Control and accountability in supply chain management: Evidence from a South African metropolitan municipality
Cogent Business & Management
Accountability requires supply chain management (SCM) public officials to account for, report on, explain and justify activities, and accept responsibility for municipal financial expenditure outcomes. Regardless of having SCM systems in place, efficiency in terms of procuring, tendering and sourcing goods and services in South African municipalities remains problematic. A key contributory factor to regressions in local government audit outcomes is the constant failure to develop, implement and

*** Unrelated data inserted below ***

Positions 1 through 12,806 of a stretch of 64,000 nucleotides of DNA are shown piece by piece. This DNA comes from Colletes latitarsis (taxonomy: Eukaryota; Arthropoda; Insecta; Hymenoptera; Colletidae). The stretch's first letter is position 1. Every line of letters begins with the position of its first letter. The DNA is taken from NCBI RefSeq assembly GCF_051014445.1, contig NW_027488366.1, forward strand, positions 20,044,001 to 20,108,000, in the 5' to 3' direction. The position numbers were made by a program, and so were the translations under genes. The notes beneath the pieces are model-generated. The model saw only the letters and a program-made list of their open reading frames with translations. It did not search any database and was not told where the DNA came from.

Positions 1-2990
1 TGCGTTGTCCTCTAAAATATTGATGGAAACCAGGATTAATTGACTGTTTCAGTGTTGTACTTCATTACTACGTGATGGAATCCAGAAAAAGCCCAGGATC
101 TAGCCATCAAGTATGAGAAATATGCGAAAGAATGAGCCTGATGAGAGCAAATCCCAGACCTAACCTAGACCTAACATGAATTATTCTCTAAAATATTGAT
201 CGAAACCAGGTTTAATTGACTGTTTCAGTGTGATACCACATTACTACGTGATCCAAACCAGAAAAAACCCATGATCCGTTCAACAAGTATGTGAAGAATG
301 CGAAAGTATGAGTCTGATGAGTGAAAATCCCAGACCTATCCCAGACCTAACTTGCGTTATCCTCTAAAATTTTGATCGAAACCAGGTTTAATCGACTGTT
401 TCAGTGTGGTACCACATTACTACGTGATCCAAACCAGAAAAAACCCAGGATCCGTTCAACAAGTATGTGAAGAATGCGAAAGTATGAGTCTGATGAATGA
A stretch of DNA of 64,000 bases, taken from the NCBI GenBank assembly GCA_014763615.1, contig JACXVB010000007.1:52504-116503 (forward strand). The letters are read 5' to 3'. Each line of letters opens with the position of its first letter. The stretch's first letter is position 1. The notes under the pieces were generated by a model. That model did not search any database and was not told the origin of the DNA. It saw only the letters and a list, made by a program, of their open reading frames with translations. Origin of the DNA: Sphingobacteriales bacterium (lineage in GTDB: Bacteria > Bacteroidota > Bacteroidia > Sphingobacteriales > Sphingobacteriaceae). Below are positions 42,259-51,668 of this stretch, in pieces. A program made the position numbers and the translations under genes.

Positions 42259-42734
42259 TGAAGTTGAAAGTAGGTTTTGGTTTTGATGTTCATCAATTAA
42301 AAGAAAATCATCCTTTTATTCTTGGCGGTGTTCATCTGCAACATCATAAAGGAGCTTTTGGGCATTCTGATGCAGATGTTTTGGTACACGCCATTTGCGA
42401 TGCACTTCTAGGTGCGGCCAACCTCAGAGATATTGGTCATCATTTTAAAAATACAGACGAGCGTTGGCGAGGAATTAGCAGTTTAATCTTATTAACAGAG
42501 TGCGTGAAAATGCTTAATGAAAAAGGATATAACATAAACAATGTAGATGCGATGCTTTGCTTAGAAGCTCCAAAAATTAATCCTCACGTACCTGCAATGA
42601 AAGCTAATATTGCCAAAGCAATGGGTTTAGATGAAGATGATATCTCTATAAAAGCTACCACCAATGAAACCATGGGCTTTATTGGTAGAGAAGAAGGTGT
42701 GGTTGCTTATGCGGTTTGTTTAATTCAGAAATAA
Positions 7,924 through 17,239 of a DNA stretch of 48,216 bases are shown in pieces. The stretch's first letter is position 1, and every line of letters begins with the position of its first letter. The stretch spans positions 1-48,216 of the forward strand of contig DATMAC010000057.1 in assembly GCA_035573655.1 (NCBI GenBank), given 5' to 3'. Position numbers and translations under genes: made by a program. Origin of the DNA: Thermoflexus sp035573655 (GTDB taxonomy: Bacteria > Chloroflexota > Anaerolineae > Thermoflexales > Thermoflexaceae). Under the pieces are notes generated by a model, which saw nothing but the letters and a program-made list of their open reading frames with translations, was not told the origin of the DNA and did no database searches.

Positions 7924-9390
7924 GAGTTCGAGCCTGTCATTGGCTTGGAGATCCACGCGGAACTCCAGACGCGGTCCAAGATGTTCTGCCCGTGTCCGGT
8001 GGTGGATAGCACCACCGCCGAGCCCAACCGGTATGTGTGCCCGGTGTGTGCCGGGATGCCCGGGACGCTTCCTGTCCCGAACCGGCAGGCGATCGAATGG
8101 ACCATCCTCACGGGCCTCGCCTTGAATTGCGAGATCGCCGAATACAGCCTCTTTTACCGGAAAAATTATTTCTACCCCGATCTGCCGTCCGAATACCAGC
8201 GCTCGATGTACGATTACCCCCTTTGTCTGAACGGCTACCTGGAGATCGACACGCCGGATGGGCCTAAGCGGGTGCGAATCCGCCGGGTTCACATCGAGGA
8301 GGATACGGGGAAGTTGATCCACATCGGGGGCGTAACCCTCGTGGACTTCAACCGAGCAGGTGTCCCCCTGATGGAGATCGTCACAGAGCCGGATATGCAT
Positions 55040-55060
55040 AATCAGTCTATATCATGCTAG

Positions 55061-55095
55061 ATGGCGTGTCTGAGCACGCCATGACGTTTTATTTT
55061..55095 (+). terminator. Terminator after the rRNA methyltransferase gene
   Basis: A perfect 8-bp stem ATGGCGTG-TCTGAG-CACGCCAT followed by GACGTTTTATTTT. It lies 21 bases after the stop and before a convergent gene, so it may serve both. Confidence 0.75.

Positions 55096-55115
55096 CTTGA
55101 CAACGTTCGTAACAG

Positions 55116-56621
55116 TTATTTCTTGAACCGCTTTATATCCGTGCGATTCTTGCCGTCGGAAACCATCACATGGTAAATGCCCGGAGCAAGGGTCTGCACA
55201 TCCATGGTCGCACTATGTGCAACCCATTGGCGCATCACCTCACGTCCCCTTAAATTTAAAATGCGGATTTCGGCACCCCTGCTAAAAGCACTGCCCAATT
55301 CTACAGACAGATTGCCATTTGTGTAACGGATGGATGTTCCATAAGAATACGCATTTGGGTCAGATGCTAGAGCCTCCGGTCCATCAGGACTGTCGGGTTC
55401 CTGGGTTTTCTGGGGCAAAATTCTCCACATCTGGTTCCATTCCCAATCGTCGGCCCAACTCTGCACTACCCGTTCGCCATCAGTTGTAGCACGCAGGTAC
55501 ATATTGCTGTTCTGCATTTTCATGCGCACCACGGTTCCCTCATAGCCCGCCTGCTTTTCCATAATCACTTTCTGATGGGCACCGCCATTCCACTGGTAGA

... monitor effective SCM systems, oversight, internal controls and financial reporting processes. With recurring instances of fruitless, irregular and wasteful expenditure, compliance with SCM policies, regulations and legislative frameworks needs solidification. When effectively implemented, control and oversight measures reduce waste, eradicates ethical malfeasance and promotes, integrity, transparency and accountability. The purpose of this article is to determine the SCM, risk factors that threaten accountability and how they can be mitigated in a typical South African Metropolitan Municipality. This descriptive and explanatory qualitative case study collected interview data from a purposeful sample of 14 (n = 14) information-rich participants. Secondary data were also collected from official documents and extant literature. Results indicate weak implementation of internal audit controls and policies, which make it challenging for internal audit and oversight committees to timely detect unethical, unfair, inequitable, opaque, uncompetitive and cost-inefficient SCM practices. The consequences are pervasive non-compliance with SCM policy, procuring and tendering processes, favouritism and corruptible tendencies. These have to be timely mitigated so as to remedy risks in the SCM process, which constrain municipal financial accountability.